UW Jordan Hahn.jpg

Wisconsin senior Jordan Hahn, who led the Badgers with a 71.47 scoring average in the fall, compares favorably with Dustin Johnson at similar points in their development, according to coach Michael Burcin.

Expectations were high for the University of Wisconsin men’s golf team going into the 2018-19 season, and with expectations comes pressure.

Perhaps not surprisingly, UW got off to a slow start in the fall, finishing 10th in its own Badger Invitational and 11th in the Northern Intercollegiate at Rich Harvest Farms in Sugar Grove, Illinois. More distressing than the placements were the Badgers’ team scores. They had failed to break 300 in three of six rounds.

Coach Michael Burcin knew what was wrong. He gathered his top three players — senior Jordan Hahn, sophomore Griffin Barela and junior Pete Kuhl — and told them their best golf wouldn’t come out until they relaxed, trusted their work and preparation and stopped trying so hard.

“After Rich Harvest, I had a heart-to-heart with Pete and Jordan and Griffin,” Burcin said. “They were as much at fault as anybody. We had to create more of a laid-back atmosphere. What I emphasized to the leaders is that if you guys are tight and not trusting yourself, the younger guys are going to see that.

“I think the switch turned pretty dramatically.”

The Badgers finally broke through with a final-round 283 at the Marquette Intercollegiate at Erin Hills in early October — 27 strokes lower than their second-round 310 — and went on to play some of the best golf in program history.

At the Fighting Irish Classic at Notre Dame, they broke the 54-hole school record with an 11-under 841 total. The previous record of 844 had stood for 20 years. Wisconsin got season-best performances from four golfers, including Hahn’s 9-under 203, the third-best 54-hole score in team history.

UW finished sixth in the power-laden 15-team field and two weeks later concluded the fall season by winning the 11-team Pinetree Intercollegiate in Atlanta with steady scores of 286-286-285.

“I think it helped their confidence a lot,” Burcin said. “We certainly didn’t get off to the start we wanted at the beginning of the year. Expectations were and are high. I think this is the deepest team Wisconsin has fielded in a long time.”

The Badgers hope to capitalize on that confidence and depth in the spring season, which gets under way with the Big Ten Match Play, Saturday and Sunday at Hammock Dunes in Palm Coast, Florida.

Last year, Wisconsin went 4-0 in the tournament, beating nationally ranked Illinois and Northwestern on the first day and Nebraska and Penn State on the second.

“Beating Illinois in match play, I think that showed who we are,” Burcin said. “You can’t be consistent unless you have depth. One is equal to the other.”

In Hahn, the Badgers couldn’t ask for a better leader. The 6-foot-6 senior from Spring Grove, Illinois, averaged 71.47 in 15 rounds in the fall, shot a 65 in the Fighting Irish Classic — tied for the third-best 18-hole score in program history — and tied for first in the Pinetree Intercollegiate.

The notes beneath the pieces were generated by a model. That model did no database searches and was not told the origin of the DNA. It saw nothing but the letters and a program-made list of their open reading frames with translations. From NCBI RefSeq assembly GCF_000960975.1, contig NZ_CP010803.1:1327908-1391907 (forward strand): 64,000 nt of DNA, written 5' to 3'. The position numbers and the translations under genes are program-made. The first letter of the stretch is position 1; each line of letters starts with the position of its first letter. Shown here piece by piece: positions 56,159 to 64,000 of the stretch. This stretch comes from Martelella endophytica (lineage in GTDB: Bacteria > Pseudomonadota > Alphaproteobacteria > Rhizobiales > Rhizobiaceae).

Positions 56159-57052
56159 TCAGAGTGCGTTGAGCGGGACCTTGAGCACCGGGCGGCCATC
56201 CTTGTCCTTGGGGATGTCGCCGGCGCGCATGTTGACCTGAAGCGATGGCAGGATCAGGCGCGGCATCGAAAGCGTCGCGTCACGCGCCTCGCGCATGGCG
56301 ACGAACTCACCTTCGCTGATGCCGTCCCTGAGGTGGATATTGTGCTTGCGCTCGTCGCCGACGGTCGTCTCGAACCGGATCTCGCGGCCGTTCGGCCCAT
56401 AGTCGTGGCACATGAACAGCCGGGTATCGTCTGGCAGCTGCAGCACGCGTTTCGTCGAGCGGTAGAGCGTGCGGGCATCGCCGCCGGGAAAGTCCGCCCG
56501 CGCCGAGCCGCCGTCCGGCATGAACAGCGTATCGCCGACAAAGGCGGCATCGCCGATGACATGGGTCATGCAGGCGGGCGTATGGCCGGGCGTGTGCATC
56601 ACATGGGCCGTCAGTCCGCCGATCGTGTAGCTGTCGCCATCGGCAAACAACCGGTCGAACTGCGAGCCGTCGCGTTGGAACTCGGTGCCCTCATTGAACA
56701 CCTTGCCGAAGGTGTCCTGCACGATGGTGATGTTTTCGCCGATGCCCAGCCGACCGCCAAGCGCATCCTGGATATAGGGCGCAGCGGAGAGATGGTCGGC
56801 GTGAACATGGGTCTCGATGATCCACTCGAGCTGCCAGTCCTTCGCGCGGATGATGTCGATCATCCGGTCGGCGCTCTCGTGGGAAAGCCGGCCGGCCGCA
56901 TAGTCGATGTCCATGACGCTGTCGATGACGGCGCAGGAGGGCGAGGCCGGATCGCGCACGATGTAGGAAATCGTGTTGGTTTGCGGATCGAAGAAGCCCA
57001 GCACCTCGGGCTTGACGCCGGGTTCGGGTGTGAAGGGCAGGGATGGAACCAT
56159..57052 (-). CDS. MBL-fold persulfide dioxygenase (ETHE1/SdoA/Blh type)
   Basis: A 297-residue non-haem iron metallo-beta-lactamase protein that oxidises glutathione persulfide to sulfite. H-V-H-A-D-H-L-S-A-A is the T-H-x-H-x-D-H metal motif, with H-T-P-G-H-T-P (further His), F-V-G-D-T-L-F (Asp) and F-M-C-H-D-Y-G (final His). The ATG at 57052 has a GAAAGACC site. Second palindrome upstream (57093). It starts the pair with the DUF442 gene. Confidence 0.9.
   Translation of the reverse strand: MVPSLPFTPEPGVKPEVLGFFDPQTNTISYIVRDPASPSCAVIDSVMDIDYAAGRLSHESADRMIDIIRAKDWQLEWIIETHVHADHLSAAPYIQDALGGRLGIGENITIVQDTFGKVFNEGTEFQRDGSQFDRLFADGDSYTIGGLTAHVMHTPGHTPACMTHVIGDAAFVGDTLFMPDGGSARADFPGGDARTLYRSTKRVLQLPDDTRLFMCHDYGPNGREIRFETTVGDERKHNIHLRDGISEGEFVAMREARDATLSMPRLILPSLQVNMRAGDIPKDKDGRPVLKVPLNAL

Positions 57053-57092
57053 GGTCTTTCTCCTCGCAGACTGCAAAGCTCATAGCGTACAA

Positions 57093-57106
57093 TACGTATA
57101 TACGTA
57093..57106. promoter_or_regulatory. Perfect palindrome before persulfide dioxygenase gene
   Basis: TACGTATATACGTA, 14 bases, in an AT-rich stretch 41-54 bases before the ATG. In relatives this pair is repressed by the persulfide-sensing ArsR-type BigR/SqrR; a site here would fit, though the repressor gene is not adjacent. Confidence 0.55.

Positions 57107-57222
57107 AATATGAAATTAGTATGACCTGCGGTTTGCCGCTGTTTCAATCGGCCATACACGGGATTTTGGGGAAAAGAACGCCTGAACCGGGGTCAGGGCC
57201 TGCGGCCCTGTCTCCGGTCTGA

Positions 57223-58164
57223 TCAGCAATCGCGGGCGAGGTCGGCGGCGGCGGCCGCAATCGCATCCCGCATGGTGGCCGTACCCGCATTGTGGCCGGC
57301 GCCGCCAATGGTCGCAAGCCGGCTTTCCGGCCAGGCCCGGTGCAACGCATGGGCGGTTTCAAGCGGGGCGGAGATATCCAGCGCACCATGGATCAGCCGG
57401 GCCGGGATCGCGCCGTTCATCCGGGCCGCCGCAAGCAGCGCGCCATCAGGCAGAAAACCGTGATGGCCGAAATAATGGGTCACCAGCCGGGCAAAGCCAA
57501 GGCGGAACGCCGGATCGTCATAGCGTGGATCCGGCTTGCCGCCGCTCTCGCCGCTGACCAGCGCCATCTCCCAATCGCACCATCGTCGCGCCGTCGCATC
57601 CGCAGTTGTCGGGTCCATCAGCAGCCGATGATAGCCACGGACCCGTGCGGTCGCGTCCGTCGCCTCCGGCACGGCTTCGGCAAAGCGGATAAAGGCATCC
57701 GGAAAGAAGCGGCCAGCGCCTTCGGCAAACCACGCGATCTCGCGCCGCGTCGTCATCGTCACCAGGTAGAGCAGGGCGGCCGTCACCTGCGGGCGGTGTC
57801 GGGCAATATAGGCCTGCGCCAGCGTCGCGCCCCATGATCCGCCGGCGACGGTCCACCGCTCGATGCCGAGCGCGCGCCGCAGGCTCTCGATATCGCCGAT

Based on his world amateur ranking, Hahn was invited to play in the prestigious Patriot All-America over the holiday break. The tournament in Litchfield Park, Arizona, featured the top 84 amateur golfers in the country. Hahn tied for 26th on the strength of a pair of 69s and was one of just four players to shoot two sub-par rounds in the 54-hole tournament.

“I was fortunate (as an assistant coach) at South Carolina to recruit and coach against Dustin Johnson,” Burcin said. “You don’t want to compare but their games are very similar. Long levers, very tall. Jordan hits it crazy far, with tons of speed.

“He’s a big part of why the program is moving in the right direction. He’s a world-class talent. He’s one of the best amateurs in the world. A really solid individual.”

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Griffin Barela averaged 73.13 in the fall.

Barela averaged 73.13 in the fall, shot 3-under 210 at Notre Dame and finished ninth in the Pinetree.

“Polar opposite of Jordan,” Burcin said. “Griffin weighs 125 pounds. He’s tiny. He’s very solid, good putter, good short game. Really smart kid academically. We got a good one there. He’s just steady. He’s always in his round. He’s very low maintenance.”

One Badger who bears watching is sophomore Sam Anderson of Stoughton, who averaged 74.80, just behind Kuhl’s 74.07 mark.

“From a physical standpoint, Sam is probably as gifted as Jordan,” Burcin said. “He’s still figuring things out but he’s going to be a horse. He’s a little inconsistent at times, but I would put him right there with Griffin. He’s really, really talented.”

The Badgers also expect to get contributions from Kuhl, whom Burcin calls a “top-30 machine,” plus senior Brett Robinson, sophomore Tom Calbi and freshman Cameron Frazier.

After the Big Ten Match Play, UW plays in the Colleton River Collegiate in Bluffton, South Carolina (March 4 and 5); the Mission Inn Spring Spectacular in Howey-in-The-Hills, Florida (March 16 and 17); the Hootie at Bulls Bay Intercollegiate in Awendaw, South Carolina (March 24 through 26); the Boilermaker Invitational in West Lafayette, Indiana (April 13 and 14); and the Big Ten Championships at the Philadelphia Cricket Club (April 26 through 28).

“I think we see ourselves as a team that should be playing in the postseason,” Burcin said. “We’re really excited for the spring. There’s not an event we look at on our schedule that we can’t win.”


Gary has covered golf in Wisconsin since 1980 and is a multiple award winner in the GWAA writing contest. He was inducted into the WSGA Hall of Fame in 2017 and joined Wisconsin.Golf in 2018 after a distinguished career at the Milwaukee Journal Sentinel.